When I’m not running trails, cuttin’ chunks off my 5k time, riding single-track (artist’s rendering, below), or doing CrossFit—but not since March, I MISS IT SO MUCH—I’m eating VECTOR Meal Replacement. I’d climb, but I don’t live near mountains, I’d probably die, and climbies are a peculiar bunch.
And I have to assume that when you’re not back-country skiing, kite-surfing, or wakeboarding, you’re also consuming VECTOR Meal Replacement.
And you know why? Because VECTOR Meal Replacement is packed with what you need to help fuel your active lifestyle.
Now let’s look at the other spine, the ‘boring’ one the government and lawyers make Kellogg’s include.
First, the old one has way too many words. There’s just no time for that. I put down “The Narrow Corridor” because I wanted a break—and some VECTOR Meal Replacement—not to go and have to read something else.
Moving on…the Directions for Use haven’t changed. Yes, they’re still laughably optimistic in their restraint. I mean, who eats only 55g (1¼ cup) of VECTOR Meal Replacement? I just checked, and my average serving size is double that. Good—more protein, nutrients, and whole grains for me and my hella-active lifestyle.
A comparison of the two Nutrition Information boxes shows that despite the box redesign, VECTOR Meal Replacement still delivers the same great 22 vitamins and minerals (Sodium, Potassium, Copper, Manganese, Biotin, Vitamin A, Vitamin D, Vitamin E, Vitamin C, Thiamine, Riboflavin, Niacin, Vitamin B6, Folate, Vitamin B12, Pantothenate, Calcium, Phosphorus, Magnesium, Iron, Zinc, Iodide) and 13g of protein as it did before.
Of course, that’s with the accompanying serving of milk*. And sure, the product itself seems to have 0% B12, but now we’re just quibbling over nonsense.
*I serve my VECTOR Meal Replacement with a fortified soy beverage, because of the environmental impact and ethical issues of dairy farming
If we peek below the nutrition information, we find the Ingredients list. There are a few subtle changes here, but seemingly only with how things are grouped. Also, relax! The cinnamon is still there, which we can all agree is vital.
Look, nothing important is on the bottom of the boxes, but let’s compare them anyway.
In another display of self-confidence, the new box shrinks the Kellogg’s logo and gives more breathing room to that wonderful new “VECTOR” lettering. I’m glad to see the box is still “made from 100% recycled paper fibres.”
Like the bottom, the top is fairly unimportant, except for one detail (which we’ll get to). And like the bottom, the old vs new is another example of tasteful upgrades:
- The new “VECTOR” text stands confidently by itself
- The Kellogg’s contact information has been redesigned and reduced (because honestly, who needs the mailing address these days—I dropped the mailing address off my CV in 2005)
Now, what’s that one detail? The expiration date (or “expiry” date in the old design)! It’s still in white text on a weird mauve, but honestly this whole expiration date thing is laughable because NO BOX OF VECTOR MEAL REPLACEMENT HAS EVER FAILED TO BE CONSUMED (VORACIOUSLY) WELL IN ADVANCE OF PRODUCT EXPIRY.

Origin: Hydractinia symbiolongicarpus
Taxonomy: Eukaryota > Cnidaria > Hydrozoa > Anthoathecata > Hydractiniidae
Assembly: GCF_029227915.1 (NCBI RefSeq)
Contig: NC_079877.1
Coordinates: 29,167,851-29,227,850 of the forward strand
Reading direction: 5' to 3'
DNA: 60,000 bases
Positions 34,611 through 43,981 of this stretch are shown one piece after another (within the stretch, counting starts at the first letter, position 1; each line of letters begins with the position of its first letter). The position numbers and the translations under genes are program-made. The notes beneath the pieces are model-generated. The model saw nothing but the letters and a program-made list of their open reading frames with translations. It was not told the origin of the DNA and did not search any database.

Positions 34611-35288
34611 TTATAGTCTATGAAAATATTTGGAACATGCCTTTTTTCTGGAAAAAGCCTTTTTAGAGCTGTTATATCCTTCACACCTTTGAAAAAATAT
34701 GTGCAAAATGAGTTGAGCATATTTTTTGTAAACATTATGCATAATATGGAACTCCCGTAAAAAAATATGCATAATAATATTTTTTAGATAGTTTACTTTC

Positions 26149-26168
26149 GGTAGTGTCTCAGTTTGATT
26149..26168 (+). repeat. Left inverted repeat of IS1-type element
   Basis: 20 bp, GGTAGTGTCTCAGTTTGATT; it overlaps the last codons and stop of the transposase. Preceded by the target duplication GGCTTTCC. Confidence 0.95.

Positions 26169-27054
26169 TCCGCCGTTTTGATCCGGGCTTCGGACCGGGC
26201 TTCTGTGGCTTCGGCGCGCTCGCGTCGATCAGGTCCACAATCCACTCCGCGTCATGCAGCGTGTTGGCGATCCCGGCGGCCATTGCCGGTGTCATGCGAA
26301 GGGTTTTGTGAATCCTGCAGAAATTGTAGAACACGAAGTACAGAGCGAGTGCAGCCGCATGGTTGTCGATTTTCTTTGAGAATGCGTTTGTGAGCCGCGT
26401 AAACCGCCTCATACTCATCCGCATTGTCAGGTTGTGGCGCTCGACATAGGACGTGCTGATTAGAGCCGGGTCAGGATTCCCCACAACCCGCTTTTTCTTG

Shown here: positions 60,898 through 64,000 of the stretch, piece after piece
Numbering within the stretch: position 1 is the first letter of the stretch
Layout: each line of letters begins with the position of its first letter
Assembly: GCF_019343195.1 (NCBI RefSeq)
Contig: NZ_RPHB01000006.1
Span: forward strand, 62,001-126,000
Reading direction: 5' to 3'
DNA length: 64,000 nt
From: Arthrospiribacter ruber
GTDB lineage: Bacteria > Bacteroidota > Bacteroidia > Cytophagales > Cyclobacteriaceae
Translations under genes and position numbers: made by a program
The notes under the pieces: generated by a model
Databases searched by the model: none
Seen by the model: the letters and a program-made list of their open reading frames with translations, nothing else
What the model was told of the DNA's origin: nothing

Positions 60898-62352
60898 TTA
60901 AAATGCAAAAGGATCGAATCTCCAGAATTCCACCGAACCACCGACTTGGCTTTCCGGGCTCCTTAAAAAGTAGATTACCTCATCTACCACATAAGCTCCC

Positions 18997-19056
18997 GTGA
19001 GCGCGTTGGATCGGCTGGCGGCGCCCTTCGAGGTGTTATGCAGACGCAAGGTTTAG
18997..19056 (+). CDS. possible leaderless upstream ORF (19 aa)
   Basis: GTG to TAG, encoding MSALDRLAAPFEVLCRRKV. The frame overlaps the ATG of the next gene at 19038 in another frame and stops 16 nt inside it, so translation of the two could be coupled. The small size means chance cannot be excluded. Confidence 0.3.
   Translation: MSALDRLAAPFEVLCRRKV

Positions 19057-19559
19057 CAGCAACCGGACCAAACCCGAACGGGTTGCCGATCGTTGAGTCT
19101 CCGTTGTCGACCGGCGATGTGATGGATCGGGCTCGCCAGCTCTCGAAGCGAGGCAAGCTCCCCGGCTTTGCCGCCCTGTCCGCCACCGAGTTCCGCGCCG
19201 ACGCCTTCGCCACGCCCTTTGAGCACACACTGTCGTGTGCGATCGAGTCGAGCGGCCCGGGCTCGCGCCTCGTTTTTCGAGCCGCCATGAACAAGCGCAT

What can we learn?
Look, we’ve all had some fun here, sharing laughs and thinking about how delicious and nutritious VECTOR Meal Replacement is.
But this is a business blog, so I want to make sure we take away some instructive lessons. So, what can we learn?
First, design makes a difference. Every aspect of your design influences—sometimes subtly, sometimes significantly—how your audiences think about your product, from the UI itself to the datasheets, brochures, web pages, social cards, advertisements, and other elements you employ.
I’m pained whenever I see a company with a good solution using clip art, lousy graphics, poor slide design, save-as-PDF datasheets or making any number of other horrible and completely avoidable errors. At best, your poor design makes it harder for your audience to spot and take in your messages; at worst, your poor design creates a terrible impression of your organization as unprofessional or your product as immature. This isn’t some cutesy little bootstrapping start-up thing that will endear you to potential clients, this is real life—first impressions are important and lasting. Pay a designer.
Second and third, know your audience and craft your messages accordingly. The marketing folks in the VECTOR division at Kellogg’s know that there’s a whole army of men in the 25-50 bracket who see VECTOR Meal Replacement as an efficient way to suck in things that we need to survive.
This ain’t no kiddy cereal, this is an adult’s meal replacement. It’s like Soylent, but not as pathetic and without the conspiracy nut co-founder.
Because Kellogg’s knows their buyers and consumers, they can focus their design on the things we want. That means they can emphasize the nutritional benefits to validate our addiction to their product, while also giving us credit for active lifestyles we may or may not lead.
VECTOR Meal Replacement boxes don’t need cutesy mascots or bright colours to manipulate children into bothering their already-just-hanging-on parents into buying it. In fact, chances are that VECTOR Meal Replacement isn’t even shelved at child-eye height.
Fourth, have a message hierarchy. A message hierarchy is a great tool because it helps you to focus your messages and improve retention. If you overwhelm your audience with too many messages, the real result is that they don’t remember any of them.
Kellogg’s knows what’s important enough to go on the cover and what can be safely relegated to the sides. Just like you need to know what should go above-the-scroll, or in the opening slides, or in the executive summary, and so on.
Finally, times change. What worked in the past might not work now. What was best in the past might not be best now. The old box design did its job and helped to establish VECTOR Meal Replacement in cupboards and pantries everywhere. But time marches on.
Maybe, after sitting down and enjoying a satisfying bowl of VECTOR Meal Replacement, ask yourself if your own company is clinging to ideas or designs from the past that just don’t work anymore—or maybe never worked in the first place. As the saying about the past goes, let go or be dragged.
Image credits: Mason Dahl and Alex Lange on Unsplash
VECTOR Meal Replacement photography courtesy of Victor Martello